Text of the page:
I VOLUME – 2020/2021 – Law and the Janus-faced Morality of Political Correctness

2020-06-04

Concerning the possibility of juridically relevant responses, is the culture of the so-called political correctness a significant challenge? Although the affirmative answer seems obvious, the relevance to be taken in account is not, however, as linear as an approach in terms of public policies and their legislative prescriptions apparently justifies.

The problem at stake has not only to do with the (more or less extensively grasped) opportunity to sustain a new branch of Politics of Law, the distinctive feature of which would be an explicit progressive sensitivity and responsiveness to the pluralism of marginalised identities and their narrative intersections (involving gender, race, sexual orientation, practical-cultural and geopolitical provenience, health, mental and physical disability, as well as the relation to the colonial past and the status of victim).
The problem concerns also the difficulties which this plurality (whilst favoring the fragmentation of perspectives, meanings and semantic values) effectively creates, when we consider Law’s claim for an integrating context —  and with this, the vocation for comparability related to the status or dignity of sui juris.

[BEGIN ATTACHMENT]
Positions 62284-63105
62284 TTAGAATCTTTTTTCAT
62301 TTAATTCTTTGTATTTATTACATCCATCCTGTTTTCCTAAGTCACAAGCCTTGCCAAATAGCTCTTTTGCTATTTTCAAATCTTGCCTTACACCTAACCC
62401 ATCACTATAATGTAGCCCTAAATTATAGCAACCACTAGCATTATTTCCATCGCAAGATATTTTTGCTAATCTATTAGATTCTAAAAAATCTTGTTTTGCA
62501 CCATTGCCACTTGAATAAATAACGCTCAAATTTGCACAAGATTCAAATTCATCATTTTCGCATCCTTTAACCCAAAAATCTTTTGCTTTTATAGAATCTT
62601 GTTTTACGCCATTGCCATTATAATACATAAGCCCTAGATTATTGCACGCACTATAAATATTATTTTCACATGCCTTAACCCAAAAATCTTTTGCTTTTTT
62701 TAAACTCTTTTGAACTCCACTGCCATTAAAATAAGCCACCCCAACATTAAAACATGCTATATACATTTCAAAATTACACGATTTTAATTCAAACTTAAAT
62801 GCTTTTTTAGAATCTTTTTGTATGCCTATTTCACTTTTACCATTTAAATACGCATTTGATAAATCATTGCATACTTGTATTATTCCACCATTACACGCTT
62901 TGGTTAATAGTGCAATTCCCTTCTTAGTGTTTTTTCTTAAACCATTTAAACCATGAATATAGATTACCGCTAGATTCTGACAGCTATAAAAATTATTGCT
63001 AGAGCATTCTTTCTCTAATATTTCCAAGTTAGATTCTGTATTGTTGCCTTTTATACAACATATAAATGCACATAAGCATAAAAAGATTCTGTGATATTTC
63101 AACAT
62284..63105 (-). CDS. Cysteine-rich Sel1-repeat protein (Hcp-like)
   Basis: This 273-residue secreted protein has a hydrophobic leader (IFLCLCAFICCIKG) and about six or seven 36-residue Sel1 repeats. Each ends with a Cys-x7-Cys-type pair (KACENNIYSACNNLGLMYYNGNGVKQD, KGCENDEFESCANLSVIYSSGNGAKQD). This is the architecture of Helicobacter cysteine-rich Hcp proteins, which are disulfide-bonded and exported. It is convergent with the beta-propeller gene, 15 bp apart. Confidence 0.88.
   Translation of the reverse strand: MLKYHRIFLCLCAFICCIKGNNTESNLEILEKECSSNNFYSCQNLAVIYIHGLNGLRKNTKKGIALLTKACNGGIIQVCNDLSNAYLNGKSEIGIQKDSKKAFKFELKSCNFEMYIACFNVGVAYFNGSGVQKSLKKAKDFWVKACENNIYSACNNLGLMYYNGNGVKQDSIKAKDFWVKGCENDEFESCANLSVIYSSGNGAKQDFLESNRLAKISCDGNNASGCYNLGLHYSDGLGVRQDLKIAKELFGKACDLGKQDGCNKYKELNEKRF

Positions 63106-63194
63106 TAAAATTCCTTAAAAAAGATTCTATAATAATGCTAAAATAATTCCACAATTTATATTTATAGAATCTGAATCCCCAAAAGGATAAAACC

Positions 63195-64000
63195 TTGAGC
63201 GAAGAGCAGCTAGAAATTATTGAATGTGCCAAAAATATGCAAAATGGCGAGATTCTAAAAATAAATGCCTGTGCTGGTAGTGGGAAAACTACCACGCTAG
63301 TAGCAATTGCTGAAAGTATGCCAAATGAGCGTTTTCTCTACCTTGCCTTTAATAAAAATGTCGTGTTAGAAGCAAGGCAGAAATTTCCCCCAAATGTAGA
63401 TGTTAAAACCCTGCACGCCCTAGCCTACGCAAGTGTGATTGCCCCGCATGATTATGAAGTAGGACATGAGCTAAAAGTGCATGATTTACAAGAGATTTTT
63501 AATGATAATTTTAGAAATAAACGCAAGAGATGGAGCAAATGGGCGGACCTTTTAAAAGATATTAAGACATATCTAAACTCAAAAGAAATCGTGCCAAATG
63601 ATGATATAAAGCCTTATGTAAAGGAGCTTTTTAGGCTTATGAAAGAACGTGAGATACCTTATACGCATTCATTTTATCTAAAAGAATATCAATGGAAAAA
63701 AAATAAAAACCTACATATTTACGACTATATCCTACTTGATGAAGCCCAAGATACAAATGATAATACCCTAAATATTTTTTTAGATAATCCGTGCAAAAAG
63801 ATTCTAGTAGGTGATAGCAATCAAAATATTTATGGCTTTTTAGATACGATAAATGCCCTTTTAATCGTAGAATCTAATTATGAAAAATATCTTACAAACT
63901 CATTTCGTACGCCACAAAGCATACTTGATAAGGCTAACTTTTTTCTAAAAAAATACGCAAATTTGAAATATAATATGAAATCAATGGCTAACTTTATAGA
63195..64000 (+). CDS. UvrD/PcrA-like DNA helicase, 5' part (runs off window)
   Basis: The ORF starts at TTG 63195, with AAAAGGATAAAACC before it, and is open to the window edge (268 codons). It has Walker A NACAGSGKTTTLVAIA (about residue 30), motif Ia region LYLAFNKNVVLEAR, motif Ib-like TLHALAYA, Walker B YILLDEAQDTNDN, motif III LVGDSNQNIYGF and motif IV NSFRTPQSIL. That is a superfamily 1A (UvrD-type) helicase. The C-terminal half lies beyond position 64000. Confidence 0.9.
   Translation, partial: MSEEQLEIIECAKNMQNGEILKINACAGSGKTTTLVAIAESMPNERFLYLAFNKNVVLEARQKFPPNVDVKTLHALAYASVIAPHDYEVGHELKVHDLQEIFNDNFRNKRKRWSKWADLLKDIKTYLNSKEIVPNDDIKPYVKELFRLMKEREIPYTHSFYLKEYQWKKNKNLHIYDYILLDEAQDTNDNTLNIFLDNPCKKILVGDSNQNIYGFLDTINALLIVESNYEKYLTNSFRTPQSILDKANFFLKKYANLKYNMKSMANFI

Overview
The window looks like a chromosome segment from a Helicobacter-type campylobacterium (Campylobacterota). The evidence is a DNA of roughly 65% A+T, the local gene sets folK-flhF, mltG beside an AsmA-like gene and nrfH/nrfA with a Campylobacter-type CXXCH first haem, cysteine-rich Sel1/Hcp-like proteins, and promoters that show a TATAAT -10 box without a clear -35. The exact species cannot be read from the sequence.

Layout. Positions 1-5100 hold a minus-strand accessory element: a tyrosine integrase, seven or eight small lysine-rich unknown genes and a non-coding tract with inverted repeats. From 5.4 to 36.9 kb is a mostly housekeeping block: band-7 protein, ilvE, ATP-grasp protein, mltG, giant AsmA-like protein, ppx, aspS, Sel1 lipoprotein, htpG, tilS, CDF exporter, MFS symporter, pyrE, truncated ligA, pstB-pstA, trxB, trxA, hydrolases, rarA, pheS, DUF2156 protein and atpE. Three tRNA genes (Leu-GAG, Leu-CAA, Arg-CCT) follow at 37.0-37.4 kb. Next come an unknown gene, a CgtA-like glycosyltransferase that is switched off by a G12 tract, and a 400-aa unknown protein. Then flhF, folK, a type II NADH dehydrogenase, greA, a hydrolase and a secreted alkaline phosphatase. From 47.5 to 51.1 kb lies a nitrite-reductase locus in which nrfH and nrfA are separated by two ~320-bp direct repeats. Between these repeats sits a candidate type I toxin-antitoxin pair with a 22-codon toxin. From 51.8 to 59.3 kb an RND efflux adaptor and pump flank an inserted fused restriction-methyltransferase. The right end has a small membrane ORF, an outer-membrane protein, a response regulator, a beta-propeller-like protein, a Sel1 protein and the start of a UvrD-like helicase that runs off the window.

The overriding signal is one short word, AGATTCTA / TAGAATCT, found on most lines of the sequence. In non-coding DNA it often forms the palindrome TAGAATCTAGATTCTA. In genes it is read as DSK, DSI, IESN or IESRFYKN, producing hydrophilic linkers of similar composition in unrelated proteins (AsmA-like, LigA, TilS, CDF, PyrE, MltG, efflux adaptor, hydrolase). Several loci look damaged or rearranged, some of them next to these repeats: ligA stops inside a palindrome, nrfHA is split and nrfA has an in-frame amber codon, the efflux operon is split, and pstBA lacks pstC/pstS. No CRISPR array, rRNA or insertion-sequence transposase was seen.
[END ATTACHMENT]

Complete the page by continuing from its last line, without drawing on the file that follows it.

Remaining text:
Last but not least, the problem concerns also some institutionalizing procedures and social effects which the culture of political correctness has indisputably imposed: the hypertrophy of duties and their concentration in apparently trivial strongholds (justifying unresolved tensions between universal and parochial claims), the legitimation of a limitless responsibility (with public devastating pre-juridical judgements, destroying lives and careers), the unconditional celebration of differences as a (paradoxically) ethical homogenizing reference (if not as an effective intolerance factor, generating new and subtle forms of censorship).

We can say that the discussion of this cluster of themes, in their juridical (dogmatic and meta-dogmatic) systematic implications, is still fundamentally to be done.  Favoring a context open to multiple perspectives, without excluding (rather expecting!) the intertwining of juridical and non-juridical approaches, the volume which we now propose — as a first number of the journal Undecidabilities and Law — aims to be part of this indispensable reflexive path. This first issue will be coordinated by José Manuel Aroso Linhares, Full Professor at the Faculty of Law of the University of Coimbra and Coordinator at the University of Coimbra Institute for Legal Research.

The articles on the proposed theme, to be published in the first issue, in 2020/2021, must be submitted until October 31st.